Monday, September 22, 2014

On Flying

I'm a little embarrassed when I look at the date of my last post: August 20th.  Yikes.  Writing infrequently is definitely not my goal.  And it's not that I haven't had ideas of what to write about.  I have a steady flow of things I want to share and that I think are worthy of passing on.  Rather, the reason I haven't been writing regularly is that I've been doing a lot of reflecting regarding my life and my work lately and haven't quite felt able to put it into words.  Especially words that will stick around forever.

That's the interesting thing about being a pastor, at least for me.  How much are you able to really share with the people you lead and hope to inspire?  Everyone has an opinion about just about everything we do, including how open we should let ourselves be.  But I know deep down that I have to be true to myself and in order to do that, I have to give myself permission to be real, like it or not.

Most of the time, it seems much easier to face the world when you feel like you have your ducks in a row and everything pulled together.  But to be honest, I don't think I've been at that place for a long time.  I simply do not have it all together and will likely never have all my ducks in a row.  There are just too many things vying for my time and attention each day.  But what I can do is have my priorities straight, and my big rocks in place.  For me, those big rocks are faith, family, and fun.  And staying healthy.

One of the things I've been noticing in my pondering is how easy it is to fall into the cult of productivity.  What I mean by that is how we want to have something to show for our work, and to prove our worthiness at the job, so we (I) end up running from one thing to the next, trying to "get things done." 

I think part of my falling into this mentality is an attempt to answer people wondering what we pastors do with our time.  The more I'm at this, however, the more I find myself yearning for time to simply make connections and to get to know people for who they are aside from when they come to plan a funeral service or wedding, get their child baptized, or worship.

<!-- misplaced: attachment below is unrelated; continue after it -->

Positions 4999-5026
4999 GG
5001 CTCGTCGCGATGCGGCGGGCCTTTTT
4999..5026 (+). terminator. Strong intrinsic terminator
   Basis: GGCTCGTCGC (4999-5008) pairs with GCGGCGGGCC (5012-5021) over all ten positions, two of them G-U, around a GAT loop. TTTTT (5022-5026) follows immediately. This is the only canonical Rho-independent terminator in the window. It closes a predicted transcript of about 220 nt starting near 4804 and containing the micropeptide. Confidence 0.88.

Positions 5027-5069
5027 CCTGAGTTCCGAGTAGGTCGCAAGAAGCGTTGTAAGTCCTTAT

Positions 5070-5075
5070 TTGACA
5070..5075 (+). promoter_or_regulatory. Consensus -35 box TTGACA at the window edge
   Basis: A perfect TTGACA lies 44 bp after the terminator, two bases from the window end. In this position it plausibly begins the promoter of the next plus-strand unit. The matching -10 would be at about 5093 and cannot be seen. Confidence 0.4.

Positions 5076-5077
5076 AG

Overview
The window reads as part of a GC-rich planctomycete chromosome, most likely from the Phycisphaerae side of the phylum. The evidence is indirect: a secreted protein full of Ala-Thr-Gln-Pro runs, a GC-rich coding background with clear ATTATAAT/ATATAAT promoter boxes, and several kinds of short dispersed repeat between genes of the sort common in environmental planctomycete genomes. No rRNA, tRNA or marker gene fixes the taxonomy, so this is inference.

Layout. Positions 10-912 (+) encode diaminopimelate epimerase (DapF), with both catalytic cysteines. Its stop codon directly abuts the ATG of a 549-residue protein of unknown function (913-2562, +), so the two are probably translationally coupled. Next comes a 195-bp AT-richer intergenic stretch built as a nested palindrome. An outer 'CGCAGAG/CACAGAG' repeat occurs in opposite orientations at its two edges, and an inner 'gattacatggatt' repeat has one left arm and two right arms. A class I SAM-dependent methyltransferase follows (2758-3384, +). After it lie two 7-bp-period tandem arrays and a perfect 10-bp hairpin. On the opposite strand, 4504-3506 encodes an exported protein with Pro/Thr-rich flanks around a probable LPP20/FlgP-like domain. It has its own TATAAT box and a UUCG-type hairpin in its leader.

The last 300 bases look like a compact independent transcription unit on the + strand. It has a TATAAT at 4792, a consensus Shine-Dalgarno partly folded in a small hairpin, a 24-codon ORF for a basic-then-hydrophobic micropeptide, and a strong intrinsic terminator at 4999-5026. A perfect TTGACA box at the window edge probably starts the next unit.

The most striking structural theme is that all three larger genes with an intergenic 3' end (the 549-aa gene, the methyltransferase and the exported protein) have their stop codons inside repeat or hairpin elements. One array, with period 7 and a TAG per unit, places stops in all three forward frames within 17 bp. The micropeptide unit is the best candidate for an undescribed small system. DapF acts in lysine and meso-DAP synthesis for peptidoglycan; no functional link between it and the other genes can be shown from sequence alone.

The other thing I've been thinking a lot about lately is how many of our congregations have fallen into the realm of doing things for the people of our congregation.  My passion is equipping families to pass on faith and practice faith at home and in their daily lives.  But no matter how much I care about this, and no matter how hard I try to come up with ways to do this that are accessible, engaging, and meaningful, when it comes down to it, I can't do the work of putting those things into practice for anyone else. 

If we want to have a faith that is vibrant and active, and if we want our kids to have a faith that centers and sustains them, then we each have to make that decision ourselves and put things in place in our lives to make that happen.  There are so many things that the world tells us our kids need to do in order to be as successful, productive, and well-rounded as possible.  So we focus our attention on those things that will help them get into college, get a good job, and earn a good living. 

Yet what about when our child is bullied at school or doesn't make the team or doesn't get into the college of their dreams?  What about when they lose their job or their house or a relationship they've invested in falls apart?  What are they left with?  It is their faith that will help them through those times when life seems to fall apart despite their best intentions.  It is their relationship with God that will help them know who they are apart from what they produce or do.  And isn't this what we want for our kids more than anything?  I know it's what I want for mine.

So there you have it.  A few thoughts for a Monday morning.  I can guarantee that I'll write again soon, and much more regularly.  Sometimes putting things into words has a way of freeing things up inside and letting them go.  Now comes the fun part of seeing how they take flight.

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